Harbor Island 3
Target Audience: Self-Advocates|Professionals
Disability discrimination can pose significant barriers to a successful life in the community for people with intellectual and developmental disabilities (I/DD), but it often goes unrecognized. It is easy to recognize prohibited disability discrimination when it is blatant. For example, if a landlord says, “I don’t rent to people with disabilities,” or a prospective employer says, “I don’t hire people with disabilities,” most would immediately recognize this conduct as illegal disability discrimination. However, many instances of disability discrimination are more subtle, but still illegal. If a landlord refuses to rent to tenants with disabilities because they are not a "good fit" for the neighborhood or an employer uses job applications that are not accessible to people with disabilities, this conduct could still be illegal. This session will teach chapter staff, board members, self-advocates, and families how to identify discrimination that people with disabilities regularly face in areas such as housing, employment, and the criminal justice system. Learning about ways to identify disability discrimination will empower participants to enforce their rights when needed. To lay the necessary foundation, attorneys from The Arc and the U.S. Department of Justice (DOJ) Disability Rights Section will provide an overview of key disability rights laws, including the Americans with Disabilities Act and the Fair Housing Act. An interactive discussion with specific examples of discrimination that particularly affect people with I/DD and their families and potential remedies will follow. An overview of The Arc's and DOJ’s legal enforcement activities will also be included. Join us for an informative and engaging discussion about protecting and enforcing the rights of people with disabilities so they can live, work, and learn in the community, free from discrimination.
Director of Legal Advocacy & Associate General Counsel
Washington, District of Columbia
Shira directs The Arc's legal advocacy work, oversees The Arc's relationship with its state chapter network, and performs general counsel responsibilities. Shira chairs the American Bar Association's Disability Rights Committee and serves on the board of the Disability Rights Bar Association. Prior to joining The Arc, Shira worked on civil and disability rights impact litigation in the Bay Area as a Skadden Fellow at Disability Rights Education and Defense Fund and as an attorney at a plaintiffs' side employment firm. As a sister to two individuals with I/DD, Shira has long partnered with her siblings and parents to advocate for her siblings' right to live independent and meaningful lives in the greater Chicago community. Shira received her J.D. from the University of California, Berkeley School of Law and her Bachelor of Arts degree from Brown University.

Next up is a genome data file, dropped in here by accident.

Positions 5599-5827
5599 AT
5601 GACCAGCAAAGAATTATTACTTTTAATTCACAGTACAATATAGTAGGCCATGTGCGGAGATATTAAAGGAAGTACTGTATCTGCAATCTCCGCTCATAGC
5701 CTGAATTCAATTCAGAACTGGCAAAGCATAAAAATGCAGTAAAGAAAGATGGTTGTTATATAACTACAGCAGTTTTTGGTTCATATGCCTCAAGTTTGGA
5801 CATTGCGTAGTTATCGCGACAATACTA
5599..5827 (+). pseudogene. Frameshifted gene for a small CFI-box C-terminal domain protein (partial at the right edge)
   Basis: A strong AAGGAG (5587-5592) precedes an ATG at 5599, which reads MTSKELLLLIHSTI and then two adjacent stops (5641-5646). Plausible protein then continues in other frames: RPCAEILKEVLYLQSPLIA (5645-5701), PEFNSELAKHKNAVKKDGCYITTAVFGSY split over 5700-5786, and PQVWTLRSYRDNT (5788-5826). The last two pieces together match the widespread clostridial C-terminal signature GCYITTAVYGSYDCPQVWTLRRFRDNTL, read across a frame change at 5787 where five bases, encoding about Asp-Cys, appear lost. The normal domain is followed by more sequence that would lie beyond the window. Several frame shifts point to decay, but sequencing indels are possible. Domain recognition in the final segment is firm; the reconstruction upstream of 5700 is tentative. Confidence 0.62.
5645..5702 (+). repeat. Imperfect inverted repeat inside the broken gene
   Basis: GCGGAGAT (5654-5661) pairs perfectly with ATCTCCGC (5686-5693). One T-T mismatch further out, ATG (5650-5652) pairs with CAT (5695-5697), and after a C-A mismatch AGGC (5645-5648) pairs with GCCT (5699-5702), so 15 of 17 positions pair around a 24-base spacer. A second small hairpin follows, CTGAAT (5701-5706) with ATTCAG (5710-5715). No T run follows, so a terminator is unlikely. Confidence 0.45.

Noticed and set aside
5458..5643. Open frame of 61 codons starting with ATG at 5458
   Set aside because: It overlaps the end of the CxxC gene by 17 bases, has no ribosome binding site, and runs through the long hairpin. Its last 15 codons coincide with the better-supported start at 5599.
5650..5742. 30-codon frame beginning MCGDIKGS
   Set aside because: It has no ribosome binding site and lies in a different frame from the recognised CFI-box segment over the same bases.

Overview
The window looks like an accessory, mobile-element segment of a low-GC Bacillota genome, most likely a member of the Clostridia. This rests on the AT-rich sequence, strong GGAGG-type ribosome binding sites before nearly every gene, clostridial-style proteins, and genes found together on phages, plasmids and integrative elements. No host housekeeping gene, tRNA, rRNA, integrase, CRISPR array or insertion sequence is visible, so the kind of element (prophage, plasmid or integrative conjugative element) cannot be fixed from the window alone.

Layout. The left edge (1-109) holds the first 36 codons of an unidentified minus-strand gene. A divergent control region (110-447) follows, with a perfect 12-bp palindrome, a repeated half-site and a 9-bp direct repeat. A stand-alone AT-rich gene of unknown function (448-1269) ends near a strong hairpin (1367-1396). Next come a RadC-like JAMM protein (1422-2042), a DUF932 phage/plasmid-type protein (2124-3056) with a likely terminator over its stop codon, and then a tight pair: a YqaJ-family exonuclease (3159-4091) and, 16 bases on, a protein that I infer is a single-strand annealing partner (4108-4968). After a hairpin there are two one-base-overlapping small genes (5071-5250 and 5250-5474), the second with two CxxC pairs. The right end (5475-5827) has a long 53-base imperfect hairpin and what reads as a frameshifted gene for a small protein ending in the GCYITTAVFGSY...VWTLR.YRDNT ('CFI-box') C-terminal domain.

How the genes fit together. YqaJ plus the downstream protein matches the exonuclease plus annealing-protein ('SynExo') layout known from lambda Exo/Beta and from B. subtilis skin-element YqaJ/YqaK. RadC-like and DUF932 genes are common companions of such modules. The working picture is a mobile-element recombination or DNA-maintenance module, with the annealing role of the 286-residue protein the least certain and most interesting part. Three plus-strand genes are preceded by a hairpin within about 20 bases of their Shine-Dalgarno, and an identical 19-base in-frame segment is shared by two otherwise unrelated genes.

Criminal Justice Attorney Fellow
Washington, District of Columbia
Ariel Simms is the Criminal Justice Attorney Fellow for The Arc's National Center on Criminal Justice & Disability (NCCJD). In this role, she advocates for people with intellectual and developmental disabilities who become entangled in the criminal justice system as victims, suspects, defendants, witnesses or incarcerated persons. She completed her Juris Doctor degree at Harvard Law School and has a Bachelor of Arts degree in Psychology and French from Saginaw Valley State University. Prior to law school, Ariel spent two years working as a Mental Health Counselor in an inpatient psychiatric unit of a hospital. Ariel has worked on disability rights issues both in the United States and abroad, including in the realms of healthcare policy, human rights and criminal justice. Ariel has a passion for social justice reform, especially in the realms of legal capacity, supported decision-making, mass incarceration, conditions of confinement and policing.
Thursday, November 2
2:00 PM – 3:00 PM
US Department of Justice
Kathy Walker is a Trial Attorney for the U.S. Department of Justice in the Civil Rights, Disability Rights Section. Her work focuses on Title II of the Americans with Disabilities Act and Olmstead.
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